Be sure to make time to visit the Seaway Trail Discovery Center. This fascinating centre was at one time the Union Hotel originally built in 1817. It's filled with numerous interactive exhibits covering a variety of topics including military, maritime and natural history. Check out the animated life-size figure of former U.S. President Ulysses S. Grant who meets you at the front desk. Really creepy! The animated cows are also wild. Admission is below $4.

Small shops line up on Main St. and the old buildings still charm. A favourite watering hole is the covered outdoor patio of Tin Pan Galley Restaurant on Main St. Before you leave Sackets Harbor, take a few photos of the harbour, which is the focal point of the village.

Oswego ( or 315-343-7681)

I continued my lazy drive along Highway 3 West then Highway 104 West to Oswego (population 21,000), the largest U.S. port on Lake Ontario. Here I spent the night at All Seasons Inn ( or 315-342-9771) on the outskirts of town. The young couple who manage the place, Michael and Anita Shiel, kept it as clean as a whistle and it was reasonably priced at $70.

Highlights for my visit included visiting Safe Haven Museum at Fort Ontario. This museum explains the history of the 982 refugees who were sheltered here while fleeing war-torn Europe and the Holocaust. It pays tribute to these refugees and the people of the town who welcomed them. A fascinating story.

This city boasts lovely majestic buildings in the downtown, one of which is the historic mid-1940s restored Oswego Theatre where they've managed to squeeze in seven different screens. I took in a movie that night. As strange as it might seem, check out the washrooms. Very different.

Charlotte, N.Y. ( or 800-677-3079)

Continuing along 104 west my next stop was at the small village of Charlotte, west of downtown Rochester. I headed for the Port Terminal Building (1000 North River St.). This pretty village has one of Lake Ontario's best beaches at any time of the year. Ontario Beach Park, established in 1884, is a beach walker's delight. After my walk along the beach and the beautiful pier (It's like the pier at Port Dalhousie), I grabbed a coffee and a sandwich at Pier 45 Café, then sat on one of the pier benches and people watched for a while.

Heading home

By mid afternoon I was refreshed and ready to make the final leg on my trip around Lake Ontario and travel back to Niagara. Now pay attention, this is important. If you want one of the best stress-free rides in your life, connect to the Lake Ontario State Parkway as you leave Charlotte on Lake St.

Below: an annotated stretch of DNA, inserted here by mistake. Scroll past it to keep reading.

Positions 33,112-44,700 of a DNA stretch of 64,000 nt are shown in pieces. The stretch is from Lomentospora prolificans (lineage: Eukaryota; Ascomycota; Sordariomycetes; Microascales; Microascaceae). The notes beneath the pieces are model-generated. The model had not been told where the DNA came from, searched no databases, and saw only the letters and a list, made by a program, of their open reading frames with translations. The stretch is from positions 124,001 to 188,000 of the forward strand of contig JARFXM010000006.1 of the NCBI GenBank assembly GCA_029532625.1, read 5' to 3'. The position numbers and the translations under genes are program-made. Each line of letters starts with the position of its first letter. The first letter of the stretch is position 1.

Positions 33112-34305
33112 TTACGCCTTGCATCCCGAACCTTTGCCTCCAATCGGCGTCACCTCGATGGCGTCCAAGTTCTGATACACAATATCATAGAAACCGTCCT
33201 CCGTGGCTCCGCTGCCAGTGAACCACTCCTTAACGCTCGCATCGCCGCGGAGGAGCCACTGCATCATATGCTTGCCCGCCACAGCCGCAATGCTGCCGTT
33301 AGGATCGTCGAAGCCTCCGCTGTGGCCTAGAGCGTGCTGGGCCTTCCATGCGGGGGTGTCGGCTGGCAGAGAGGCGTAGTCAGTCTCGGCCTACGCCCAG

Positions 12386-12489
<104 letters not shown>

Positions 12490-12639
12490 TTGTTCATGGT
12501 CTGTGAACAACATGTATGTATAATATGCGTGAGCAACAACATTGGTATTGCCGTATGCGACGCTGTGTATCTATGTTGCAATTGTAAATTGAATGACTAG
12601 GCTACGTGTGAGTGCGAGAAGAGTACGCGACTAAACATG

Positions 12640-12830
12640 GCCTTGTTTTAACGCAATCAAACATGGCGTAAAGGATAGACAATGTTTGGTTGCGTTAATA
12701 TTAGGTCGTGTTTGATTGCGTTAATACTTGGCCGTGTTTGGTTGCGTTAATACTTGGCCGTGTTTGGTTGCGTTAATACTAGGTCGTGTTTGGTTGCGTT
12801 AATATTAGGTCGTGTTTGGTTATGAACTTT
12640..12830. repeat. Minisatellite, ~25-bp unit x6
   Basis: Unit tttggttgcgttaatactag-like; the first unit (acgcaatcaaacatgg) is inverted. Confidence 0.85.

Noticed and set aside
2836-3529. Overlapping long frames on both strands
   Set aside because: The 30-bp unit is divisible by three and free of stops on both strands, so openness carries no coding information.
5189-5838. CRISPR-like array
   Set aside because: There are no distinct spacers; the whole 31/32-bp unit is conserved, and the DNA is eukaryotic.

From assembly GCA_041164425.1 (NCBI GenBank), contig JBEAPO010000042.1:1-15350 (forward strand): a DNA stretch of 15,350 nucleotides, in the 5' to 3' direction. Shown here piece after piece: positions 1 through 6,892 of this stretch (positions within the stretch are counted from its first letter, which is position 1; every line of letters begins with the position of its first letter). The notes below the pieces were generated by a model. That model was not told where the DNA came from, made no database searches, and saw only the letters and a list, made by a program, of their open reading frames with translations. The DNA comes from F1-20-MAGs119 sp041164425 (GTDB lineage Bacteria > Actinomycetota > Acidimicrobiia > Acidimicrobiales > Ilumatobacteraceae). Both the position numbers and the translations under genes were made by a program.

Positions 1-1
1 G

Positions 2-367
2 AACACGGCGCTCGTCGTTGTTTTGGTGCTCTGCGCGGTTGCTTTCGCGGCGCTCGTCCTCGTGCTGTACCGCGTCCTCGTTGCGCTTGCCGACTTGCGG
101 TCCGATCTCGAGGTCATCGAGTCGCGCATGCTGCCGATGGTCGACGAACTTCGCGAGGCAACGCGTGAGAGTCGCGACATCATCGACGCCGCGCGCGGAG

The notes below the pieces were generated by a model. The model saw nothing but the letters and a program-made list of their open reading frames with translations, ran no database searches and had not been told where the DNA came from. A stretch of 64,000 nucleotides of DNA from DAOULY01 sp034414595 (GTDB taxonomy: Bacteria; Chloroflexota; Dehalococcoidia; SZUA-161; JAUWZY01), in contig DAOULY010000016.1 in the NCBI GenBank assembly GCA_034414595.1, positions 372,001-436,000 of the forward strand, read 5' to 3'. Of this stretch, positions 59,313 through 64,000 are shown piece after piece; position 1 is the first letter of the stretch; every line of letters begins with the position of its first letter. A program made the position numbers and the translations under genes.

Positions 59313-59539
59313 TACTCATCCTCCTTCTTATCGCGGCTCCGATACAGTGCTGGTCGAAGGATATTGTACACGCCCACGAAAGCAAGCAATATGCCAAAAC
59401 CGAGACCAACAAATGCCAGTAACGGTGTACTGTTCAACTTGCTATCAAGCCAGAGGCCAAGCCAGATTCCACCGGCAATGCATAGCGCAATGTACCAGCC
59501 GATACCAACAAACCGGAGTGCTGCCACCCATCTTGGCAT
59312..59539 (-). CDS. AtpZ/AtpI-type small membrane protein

This parkway continues to Lockport and it's like you own the road. No commercial traffic is allowed and, bar none, it's one of my favorite scenic drives. It's part of the Seaway Trail. You'll pass through several small hamlets that sit right on the edge of Lake Ontario. At Lockport, take Highway 18 west to the Queenston-Lewiston Bridge to pass into Canada.

When I crossed the bridge, my odometer read 1,155 kilometres. I could have whittled off 400 or so kilometres if I'd travelled from point A to B, but over the many years that I've been travelling I've learned to enjoy the journey as well as the destination. It was an exhilarating trip.

By George Bailey,

Photojournalist George Bailey is from Niagara Falls, Canada. For the past 13 years he's been writing a regular travel column for QMI Agency. This is a network of 41 daily newspapers found across Ontario, including the Toronto Sun. In addition to this, his stories appear in several on-line travel sites. George was the marketing manager for The Niagara Parks Commission for 25 years. He has published four guide books on Niagara Falls and is one of the 400 or so writers that have written a book on Marilyn Monroe. He also writes a weekly blog for the Niagara Falls Tourist Association on Niagara Falls.

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Michelle Caron
Comment by: Michelle Caron ( )
Left at: 9:35 AM Monday, November 15, 2010
I first met George at the Travel Writers Conference in Richmond B.C. in 2009. On behalf of the Thousand Islands Accommodations Partners I had planned his trip to the Thousand Islands. Due to health reasons he was unable to make it that spring, now I am so glad to see he finally got the story!
Herb Swingle
Comment by: Herb Swingle ( )
Left at: 6:42 PM Monday, November 15, 2010
Growing up in Charlotte, and being a Charlotte High School Graduate.We all grew up to respect the War of 1812 Light House,Beach and Parkway.Great Story!
Carolyn Kitchen
Comment by: Carolyn Kitchen ( )
Left at: 7:16 PM Monday, November 15, 2010
Thank you for the trip around Lake Ontario. I have been to all the places you mention. I grew up in LaFargeville on Rte 180 and now live in Rochester where I have spent much time in Charlotte at the pier. My husband and I used to watch the "submarine races" in Durand Eastman Park next to the beach when we were courting. I took the trip you did with my parents around 1950. I remember it well and was completely blown away by the City of Toronto. For a girl from small-town Northern New York this was a monumental occasion. Again, thank you for the trip down memory lane.